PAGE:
February 16, 2016

Regents Daily News:
February 16, 2016

On Needing to Be Stretched

May I remind you of a truism? Parents don’t raise children; they raise adults. Our aim, then, as parents is to raise our children to be mature adults who know how to handle responsibility, to sacrifice for others, to plan ahead, to act and speak wisely, and who are able to do hard things that are worth doing. Yet, we as parents too often set low expectations for our children and indulge them into irresponsibility.

Author J.R. Miller puts it pungently:

Our best friends are not those who make life easy for us; our best friends are those who put courage, energy, and resolution into our hearts. There are thousands of lives dwarfed and hurt irreparably, by pampering. Parents ofttimes, in the very warmth and eagerness of their love, do sad harm to their children’s lives, by over-helping them; by doing things for them which it were better to teach them to do for themselves; by sparing them struggles, self-denials, and hardships — which it were far better for the children to meet.

Your children need to be stretched. They should be expected – by their parents – to do hard things, things that challenge them and that require self-denial. This doesn’t mean that all of childhood becomes discipline, with no fun and only dour frowns of disapproval. Rather, let me encourage you to lovingly push your children so that they have to push back against just enough adversity to develop real strength of character.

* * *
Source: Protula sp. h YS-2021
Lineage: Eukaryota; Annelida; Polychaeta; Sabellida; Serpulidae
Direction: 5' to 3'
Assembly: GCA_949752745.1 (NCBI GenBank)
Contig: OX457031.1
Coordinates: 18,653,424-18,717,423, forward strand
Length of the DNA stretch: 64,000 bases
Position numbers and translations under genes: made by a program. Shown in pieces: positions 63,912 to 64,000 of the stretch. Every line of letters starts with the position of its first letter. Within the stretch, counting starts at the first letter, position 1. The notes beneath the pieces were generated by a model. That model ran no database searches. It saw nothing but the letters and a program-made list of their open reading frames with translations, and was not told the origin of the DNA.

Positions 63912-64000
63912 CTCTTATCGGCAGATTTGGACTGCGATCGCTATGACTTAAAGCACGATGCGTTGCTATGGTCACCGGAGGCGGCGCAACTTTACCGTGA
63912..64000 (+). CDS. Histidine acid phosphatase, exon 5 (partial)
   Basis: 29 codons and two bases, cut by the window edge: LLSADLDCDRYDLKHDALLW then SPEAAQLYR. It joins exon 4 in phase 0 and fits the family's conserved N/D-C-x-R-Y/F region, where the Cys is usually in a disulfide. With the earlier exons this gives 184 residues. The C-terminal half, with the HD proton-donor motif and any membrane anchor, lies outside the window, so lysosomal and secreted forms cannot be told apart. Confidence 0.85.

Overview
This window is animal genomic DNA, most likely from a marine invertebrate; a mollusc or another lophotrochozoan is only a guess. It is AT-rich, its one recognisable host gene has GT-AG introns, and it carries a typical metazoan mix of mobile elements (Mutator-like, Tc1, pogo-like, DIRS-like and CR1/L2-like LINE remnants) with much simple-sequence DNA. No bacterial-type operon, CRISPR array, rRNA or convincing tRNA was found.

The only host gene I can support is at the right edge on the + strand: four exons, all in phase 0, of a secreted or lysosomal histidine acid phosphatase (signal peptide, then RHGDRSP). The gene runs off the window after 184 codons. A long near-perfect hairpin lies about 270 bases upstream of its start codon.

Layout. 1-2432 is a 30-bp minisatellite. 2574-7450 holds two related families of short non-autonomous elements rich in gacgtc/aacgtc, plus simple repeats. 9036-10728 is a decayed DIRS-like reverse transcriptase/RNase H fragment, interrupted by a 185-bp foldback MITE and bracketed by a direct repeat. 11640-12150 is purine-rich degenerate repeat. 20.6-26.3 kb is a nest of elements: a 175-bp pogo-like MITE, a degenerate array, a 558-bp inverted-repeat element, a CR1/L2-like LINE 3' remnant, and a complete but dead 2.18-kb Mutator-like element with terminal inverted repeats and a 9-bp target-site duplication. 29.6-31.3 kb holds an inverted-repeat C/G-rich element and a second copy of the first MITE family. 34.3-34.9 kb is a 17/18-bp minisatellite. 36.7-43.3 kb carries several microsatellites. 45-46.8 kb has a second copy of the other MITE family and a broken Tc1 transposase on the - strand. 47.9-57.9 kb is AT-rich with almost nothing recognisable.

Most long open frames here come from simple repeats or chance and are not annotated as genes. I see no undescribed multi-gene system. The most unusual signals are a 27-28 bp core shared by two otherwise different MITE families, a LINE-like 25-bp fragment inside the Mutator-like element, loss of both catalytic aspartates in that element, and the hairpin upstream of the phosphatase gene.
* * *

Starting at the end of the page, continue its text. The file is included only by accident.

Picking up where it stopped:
Several ideas come to mind that can help accomplish this:

  • Teach your children accountability by holding them accountable. Don’t allow them to get out of consequences every time if they simply say they forgot.
  • Expect and train your children to speak to adults and have conversation with them. Don’t give in to calling it shyness when your child refuses to speak to an adult.
  • Give your children jobs to do. Some of the jobs should be challenging. A few should be downright hard. Help them to learn the lesson that there is no such thing as a free lunch.
  • Say yes to your children whenever you can, but be ready to say no. Remember that it is your job as a parent to say no.
  • Your children are always watching you. You should hold yourself to a high standard so that your children will learn to do the same for themselves.
  • Expect your children do what you ask of them “all the way,” not just half the way. Require that your children obey you thoroughly and always follow through.
  • Require that your children finish what they start. Sometimes slogging through to the end is lesson enough.

Many more ideas could be added. Ultimately, loving our children is our highest duty and most powerful tool as parents. But loving them doesn’t mean making things easy for them. Our goal is to train our children to love the (high and godly) standard we set for them. We can’t pamper them into loving the standard. And while punishments have their place, we can’t punish them into loving the standard either. This is because this is not what God does with us. God calls us to keep His Word, and then He enables us to do so by His grace and Spirit, forgiving us and renewing us in His grace. God has in mind for each of us to be something far greater than what we are now, and He will do whatever it takes to transform us – even causing us to go through adversity and hardship. We should imitate our Heavenly Father with the children He gives us.

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